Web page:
Stanley 'Slim' Maroushek was born of Czechoslovakian immigrants and began his woodcarving art in 1982. Slim was inspired as a child by the famous Bily Brother clock carvers and grew up across the road from their Ridgeway, IA shop. As a small boy, he had a chance to watch them as they carved, The Folk Art flavor of his statues represents his personal style of woodworking which is rooted in European, realistic and Caricature carving, Slim Maroushek has taught woodcarving around the world and is a nationally recognized woodcarving artist winning numerous awards.
Slim's woodcarving art pieces home to over 4,000 pieces, collected and/or created over a 60-year span by owner Stanley Maroushek. There are pieces here chainsaw-carved from logs and tree trunks, down to matchsticks and toothpicks.
Notice a two-story tall totem pole, a cowboy, and an Uncle Sam statue , all carved from logs, of course. There is to be seen an extraordinary collection of everything imaginable carved from wood.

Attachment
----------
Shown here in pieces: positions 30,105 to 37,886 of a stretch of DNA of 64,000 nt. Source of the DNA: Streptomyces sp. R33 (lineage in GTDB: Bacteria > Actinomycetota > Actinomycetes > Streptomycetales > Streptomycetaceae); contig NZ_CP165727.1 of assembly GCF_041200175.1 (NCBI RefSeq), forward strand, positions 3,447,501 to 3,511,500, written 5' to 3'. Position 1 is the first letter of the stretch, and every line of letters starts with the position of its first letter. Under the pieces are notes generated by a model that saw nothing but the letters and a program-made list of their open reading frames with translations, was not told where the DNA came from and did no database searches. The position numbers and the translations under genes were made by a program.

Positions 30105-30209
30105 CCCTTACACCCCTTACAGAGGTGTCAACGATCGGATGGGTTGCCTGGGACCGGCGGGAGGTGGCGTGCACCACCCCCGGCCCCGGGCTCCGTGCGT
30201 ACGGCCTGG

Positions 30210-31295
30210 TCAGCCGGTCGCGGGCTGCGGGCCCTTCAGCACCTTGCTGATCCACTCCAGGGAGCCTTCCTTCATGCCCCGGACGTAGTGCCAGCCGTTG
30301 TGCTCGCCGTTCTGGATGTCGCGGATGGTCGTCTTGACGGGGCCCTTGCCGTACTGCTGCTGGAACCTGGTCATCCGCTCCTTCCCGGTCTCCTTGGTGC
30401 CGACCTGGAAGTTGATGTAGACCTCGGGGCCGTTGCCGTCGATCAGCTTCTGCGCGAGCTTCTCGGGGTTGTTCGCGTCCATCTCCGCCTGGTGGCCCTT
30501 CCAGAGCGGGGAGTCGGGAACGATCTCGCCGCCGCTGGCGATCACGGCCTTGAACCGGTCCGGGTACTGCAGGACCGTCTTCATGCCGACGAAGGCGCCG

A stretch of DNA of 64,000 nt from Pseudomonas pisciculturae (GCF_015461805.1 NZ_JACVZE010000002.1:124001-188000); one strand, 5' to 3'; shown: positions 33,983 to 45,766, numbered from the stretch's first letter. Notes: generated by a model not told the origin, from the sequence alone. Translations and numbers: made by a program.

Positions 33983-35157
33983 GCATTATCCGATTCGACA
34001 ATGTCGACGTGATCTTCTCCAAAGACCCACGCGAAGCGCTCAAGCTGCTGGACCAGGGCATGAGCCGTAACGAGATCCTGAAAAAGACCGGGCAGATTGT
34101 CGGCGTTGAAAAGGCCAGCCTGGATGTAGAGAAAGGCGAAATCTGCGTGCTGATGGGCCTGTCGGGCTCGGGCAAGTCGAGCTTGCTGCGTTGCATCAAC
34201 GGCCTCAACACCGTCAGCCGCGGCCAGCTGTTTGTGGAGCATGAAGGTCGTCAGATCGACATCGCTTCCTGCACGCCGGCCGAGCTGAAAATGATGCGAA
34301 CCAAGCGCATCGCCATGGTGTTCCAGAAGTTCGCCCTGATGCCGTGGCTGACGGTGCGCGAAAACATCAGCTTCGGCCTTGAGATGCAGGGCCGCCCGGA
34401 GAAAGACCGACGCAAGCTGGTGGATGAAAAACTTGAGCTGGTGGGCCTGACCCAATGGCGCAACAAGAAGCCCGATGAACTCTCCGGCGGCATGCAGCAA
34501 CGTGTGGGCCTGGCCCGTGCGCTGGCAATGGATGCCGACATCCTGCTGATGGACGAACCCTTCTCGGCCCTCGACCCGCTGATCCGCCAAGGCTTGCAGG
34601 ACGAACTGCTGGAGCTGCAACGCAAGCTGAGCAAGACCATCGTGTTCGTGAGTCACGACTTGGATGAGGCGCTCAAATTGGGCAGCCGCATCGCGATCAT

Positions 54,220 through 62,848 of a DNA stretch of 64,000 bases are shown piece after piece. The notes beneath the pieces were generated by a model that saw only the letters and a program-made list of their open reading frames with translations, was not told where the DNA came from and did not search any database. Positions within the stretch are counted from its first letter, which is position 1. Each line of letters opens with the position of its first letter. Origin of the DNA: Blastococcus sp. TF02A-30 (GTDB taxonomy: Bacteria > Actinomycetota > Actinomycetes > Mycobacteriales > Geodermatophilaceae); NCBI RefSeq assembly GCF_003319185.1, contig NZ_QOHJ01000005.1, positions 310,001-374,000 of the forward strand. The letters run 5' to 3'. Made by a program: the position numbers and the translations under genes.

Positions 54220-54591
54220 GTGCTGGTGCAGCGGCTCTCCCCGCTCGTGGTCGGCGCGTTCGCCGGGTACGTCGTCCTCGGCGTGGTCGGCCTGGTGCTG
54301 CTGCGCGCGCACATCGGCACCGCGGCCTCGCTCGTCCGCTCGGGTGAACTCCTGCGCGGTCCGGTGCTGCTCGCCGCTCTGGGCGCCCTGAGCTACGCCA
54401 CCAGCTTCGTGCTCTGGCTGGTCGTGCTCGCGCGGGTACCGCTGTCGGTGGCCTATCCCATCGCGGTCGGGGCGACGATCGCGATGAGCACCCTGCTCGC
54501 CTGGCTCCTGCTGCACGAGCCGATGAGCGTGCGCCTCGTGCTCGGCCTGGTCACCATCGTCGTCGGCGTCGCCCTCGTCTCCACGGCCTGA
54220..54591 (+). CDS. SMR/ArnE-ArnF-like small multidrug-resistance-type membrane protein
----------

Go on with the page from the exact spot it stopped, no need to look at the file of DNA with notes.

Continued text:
There are pieces from the U.S., Czechoslovakia, Germany, Russia, and Japan, just to name a few. The impressive collection is a lot to take in, especially considering they are all handmade.
During the 45 to 60 min. guided tour, you will learn about all the different types of carvings and wood species. There is an antique store, a gift shop, and a workshop where visitors can learn the ins and outs of the art of woodcarving, by Slim himself. One of the museum biggest attractions is the Caricature Carvers of America's 120-piece, full two-ring circus. What really stands out is the detail, considering it was all hand-carved and hand-painted.
Outside of the museum, woodcarvings can be found all over town in Harmony, and in neighboring towns as well, including musicians, animals, a Nativity scene, and the Three Stooges in next-door Spring Valley.
And just on the north side of town is the Hobo Camp, a collection of Slim's woodcarved hobos, gypsies, and vagabonds, located at Trailhead Park, where the Harmony-Preston Valley BikeTrail comes through town. The concept here is to commemorate the life of hobos who traveled the rails throughout America, which of course led through Harmony at one point.
Slims Woodshed is definitely worth a stop if you ever pass through the area. Slim himself will likely be the tour guide and will often give demonstrations on his craft. It is a fun little find in this hidden gem of a town in an amazingly beautiful part of Minnesota.